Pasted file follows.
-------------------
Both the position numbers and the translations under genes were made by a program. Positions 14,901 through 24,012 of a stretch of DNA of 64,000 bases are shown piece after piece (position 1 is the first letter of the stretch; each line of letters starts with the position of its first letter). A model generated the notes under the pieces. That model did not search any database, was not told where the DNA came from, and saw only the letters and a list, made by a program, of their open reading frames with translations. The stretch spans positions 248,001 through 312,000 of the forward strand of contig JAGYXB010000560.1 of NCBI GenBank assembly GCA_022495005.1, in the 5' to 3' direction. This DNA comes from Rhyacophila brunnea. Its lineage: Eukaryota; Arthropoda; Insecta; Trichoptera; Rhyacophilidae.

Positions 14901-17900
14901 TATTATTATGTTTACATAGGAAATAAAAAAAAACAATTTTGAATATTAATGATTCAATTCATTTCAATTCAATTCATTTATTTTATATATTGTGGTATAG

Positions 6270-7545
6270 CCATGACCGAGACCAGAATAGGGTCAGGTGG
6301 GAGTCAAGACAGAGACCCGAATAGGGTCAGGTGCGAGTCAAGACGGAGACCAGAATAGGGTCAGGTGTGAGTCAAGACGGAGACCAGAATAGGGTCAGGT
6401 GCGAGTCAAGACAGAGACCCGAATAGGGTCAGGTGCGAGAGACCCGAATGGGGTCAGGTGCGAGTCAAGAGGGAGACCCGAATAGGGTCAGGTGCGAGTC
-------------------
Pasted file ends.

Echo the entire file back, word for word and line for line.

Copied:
Both the position numbers and the translations under genes were made by a program. Positions 14,901 through 24,012 of a stretch of DNA of 64,000 bases are shown piece after piece (position 1 is the first letter of the stretch; each line of letters starts with the position of its first letter). A model generated the notes under the pieces. That model did not search any database, was not told where the DNA came from, and saw only the letters and a list, made by a program, of their open reading frames with translations. The stretch spans positions 248,001 through 312,000 of the forward strand of contig JAGYXB010000560.1 of NCBI GenBank assembly GCA_022495005.1, in the 5' to 3' direction. This DNA comes from Rhyacophila brunnea. Its lineage: Eukaryota; Arthropoda; Insecta; Trichoptera; Rhyacophilidae.

Positions 14901-17900
14901 TATTATTATGTTTACATAGGAAATAAAAAAAAACAATTTTGAATATTAATGATTCAATTCATTTCAATTCAATTCATTTATTTTATATATTGTGGTATAG

Positions 6270-7545
6270 CCATGACCGAGACCAGAATAGGGTCAGGTGG
6301 GAGTCAAGACAGAGACCCGAATAGGGTCAGGTGCGAGTCAAGACGGAGACCAGAATAGGGTCAGGTGTGAGTCAAGACGGAGACCAGAATAGGGTCAGGT
6401 GCGAGTCAAGACAGAGACCCGAATAGGGTCAGGTGCGAGAGACCCGAATGGGGTCAGGTGCGAGTCAAGAGGGAGACCCGAATAGGGTCAGGTGCGAGTC